For the past few months we’ve been living in a scary time. We worry about the possibility of contracting COVID-19, or someone we love contracting it. It also has been inconvenient dealing with the consequences of the coronavirus, such as having to postpone important events, get emergency care at a hospital during this time, and of course, delivering a baby. As a birth mother, you don’t just worry about your health, but also your baby’s, and the health of any potential visitors you might have after the delivery. So, what can be expected when having a baby at a hospital during this difficult time?
Adoption Choices of Florida is here to walk you through the hospital experience of delivering a baby during COVID-19.
Stay Up to Date for Prevention and Safety
As birth mothers who are worried about possible infections, the first step is to do your research. One important thing to remember is that information and regulations regarding COVID-19 will change depending on new research. It’s also important to read the most updated information with a grain of salt, as there are many implications to scientific studies, as well as misleading data. According to recent studies, pregnant women are just as likely to contract the virus as any other woman in their same age group. However, those who contract the virus, have a greater risk towards developing complications. Also, African American and Hispanic pregnant women are most likely to get infected. It is also not known how the baby can be affected if it contracts the virus from the mother.
After reading the most updated information about the virus, it is recommended to revise your birth plan or make a plan around the precautions for contracting the virus. Some things to revise or have in mind before the birth are:
Does your hospital have the best protocols/regulations for you and your baby?
How many people can be present during your labor? Who do you want present during the birth?
Will you want to have guests after the delivery? Does the hospital allow it?
Will you have any virtual support? Does the hospital have good WiFi access?
What is the plan if I test positive for the virus?
Hospital Safety Regulations during COVID-19
To answer these and more questions while making your birth plan, it is recommended that you call your hospital or visit their website to get informed about the current protocol in place, as well as calling your doctor to ensure that they will be available to deliver your baby. Also, ask your hospital what the protocol is for the entry of your significant other, doula or family members.
As an example, the Memorial Healthcare System in Florida has procedures such as:
Only allowing 1 support person per birth mother
Both the birth mother and support person will be screened for COVID-19 and given a mask when checking in
It is preferred for the support person to stay in the hospital for the majority of the time until after the discharge of the birth mother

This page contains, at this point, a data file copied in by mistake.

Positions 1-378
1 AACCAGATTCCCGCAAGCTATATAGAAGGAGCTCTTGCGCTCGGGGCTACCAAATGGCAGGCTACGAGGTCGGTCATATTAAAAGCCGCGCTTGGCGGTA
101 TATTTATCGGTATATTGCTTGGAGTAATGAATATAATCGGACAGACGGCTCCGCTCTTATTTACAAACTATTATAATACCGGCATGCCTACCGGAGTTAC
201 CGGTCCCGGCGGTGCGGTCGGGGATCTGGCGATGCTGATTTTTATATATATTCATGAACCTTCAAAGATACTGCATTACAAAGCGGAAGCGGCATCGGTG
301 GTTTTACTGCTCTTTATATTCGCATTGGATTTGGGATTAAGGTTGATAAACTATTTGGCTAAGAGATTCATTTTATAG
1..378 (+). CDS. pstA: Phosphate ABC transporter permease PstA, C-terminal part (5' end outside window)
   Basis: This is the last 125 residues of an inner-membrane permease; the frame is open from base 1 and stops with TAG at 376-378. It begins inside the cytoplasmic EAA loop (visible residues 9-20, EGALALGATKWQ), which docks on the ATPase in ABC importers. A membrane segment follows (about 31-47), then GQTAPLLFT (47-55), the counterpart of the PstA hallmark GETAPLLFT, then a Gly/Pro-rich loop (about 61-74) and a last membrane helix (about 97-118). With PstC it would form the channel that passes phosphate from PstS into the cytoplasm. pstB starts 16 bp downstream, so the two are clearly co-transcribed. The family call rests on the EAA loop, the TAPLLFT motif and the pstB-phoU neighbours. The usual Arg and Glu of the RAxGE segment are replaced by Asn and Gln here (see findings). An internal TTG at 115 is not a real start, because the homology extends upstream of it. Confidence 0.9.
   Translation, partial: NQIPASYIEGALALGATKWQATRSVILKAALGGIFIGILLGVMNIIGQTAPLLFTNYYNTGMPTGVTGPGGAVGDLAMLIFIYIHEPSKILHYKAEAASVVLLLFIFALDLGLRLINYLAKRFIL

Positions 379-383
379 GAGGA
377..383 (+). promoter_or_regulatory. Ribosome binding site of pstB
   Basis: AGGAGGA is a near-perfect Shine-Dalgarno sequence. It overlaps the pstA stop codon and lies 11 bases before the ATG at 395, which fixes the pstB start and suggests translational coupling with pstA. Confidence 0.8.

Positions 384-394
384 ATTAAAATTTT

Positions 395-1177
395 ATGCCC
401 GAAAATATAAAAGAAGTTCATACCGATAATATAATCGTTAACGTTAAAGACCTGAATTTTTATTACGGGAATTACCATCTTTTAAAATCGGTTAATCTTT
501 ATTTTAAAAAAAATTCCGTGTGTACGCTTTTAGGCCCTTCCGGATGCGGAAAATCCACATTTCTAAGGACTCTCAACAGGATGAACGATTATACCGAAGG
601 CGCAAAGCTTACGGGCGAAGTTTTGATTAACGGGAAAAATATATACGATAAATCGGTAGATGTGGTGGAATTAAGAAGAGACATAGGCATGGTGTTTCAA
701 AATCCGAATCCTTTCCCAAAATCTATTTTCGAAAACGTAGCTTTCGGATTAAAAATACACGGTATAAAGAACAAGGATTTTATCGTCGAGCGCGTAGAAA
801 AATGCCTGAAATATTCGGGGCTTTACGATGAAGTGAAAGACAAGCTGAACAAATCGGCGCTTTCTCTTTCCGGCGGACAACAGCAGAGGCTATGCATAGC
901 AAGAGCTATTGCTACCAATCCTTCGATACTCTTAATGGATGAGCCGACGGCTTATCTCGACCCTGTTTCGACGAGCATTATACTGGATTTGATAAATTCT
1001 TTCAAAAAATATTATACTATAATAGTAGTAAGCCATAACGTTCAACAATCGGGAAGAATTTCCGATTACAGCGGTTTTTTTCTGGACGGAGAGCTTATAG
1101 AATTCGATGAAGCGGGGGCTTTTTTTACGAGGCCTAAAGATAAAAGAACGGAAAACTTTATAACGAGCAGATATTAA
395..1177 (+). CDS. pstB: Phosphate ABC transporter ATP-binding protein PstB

Limited entrances in the hospital
Testing newborns for COVID-19
Some other general regulations you can expect from hospitals are:
You and your support person might get tested as often as every day
Wearing a mask and sanitizing your hands when holding your baby
Birth mothers may be required to self isolate for at least 14 days, or as long as you get to 37 weeks.
If scheduled for a c-section or an induced birth, you may be rescheduled, especially if you have symptoms
Rise of at-home births
Due to birth mothers’ worries about possibly contracting the virus, many people in the recent months have considered or done at-home births. This decision not only comes because of the risk of contracting the virus, but also as a consequence of hospitals not having enough room, or medical staff, which pose a greater risk for the birth mother and the baby.
Whether choosing a hospital birth or an at-home birth, the important thing is to have a detailed plan. If opting for a hospital birth, take a look at their website or call and ask for their current regulations. It would be also helpful to ask them about their current capacity at the hospital. Keep a list of at least 3 hospitals you can go to on the day of your delivery.
If choosing an at home birth, do your research and talk to your potential midwife or doula, to discuss the procedures you prefer for delivering your baby. Also, keep a list of hospitals you would like to go to in case there are complications.
What if I test positive for COVID-19 before giving birth?
For birth mothers who suspect they have COVID-19, the medical staff is prepared to deliver your baby safely with the proper care and equipment. When you deliver your baby, you may be able to have your baby in the same room, albeit fromt a reasonable distance. It is also recommended that the baby spends more time in the nursery to prevent infection. If you have severe symptoms, you might not be able to have contact with the baby at all.
Delivering a baby during COVID-19
Times like these are especially stressful to birth mothers. However, it’s important to keep up with your prenatal care. Whether it’s going to doctor’s appointments or limiting your exposure towards news about the coronavirus, prenatal care is an important part of this process. It is also important to stay home as much as possible, as well as to follow proper protocols such as: disinfecting everything that goes into your house, not touching your face, wearing a mask, etc.
If you are experiencing symptoms of COVID-19 make sure to call your healthcare provider as soon as possible for further instructions on how to proceed.
If you are a birth parent considering adoption, and have any questions or concerns about the process, please don’t hesitate to reach out. For more information on adoption, visit us at Adoption Choices of Florida or call us at: 800-985-8108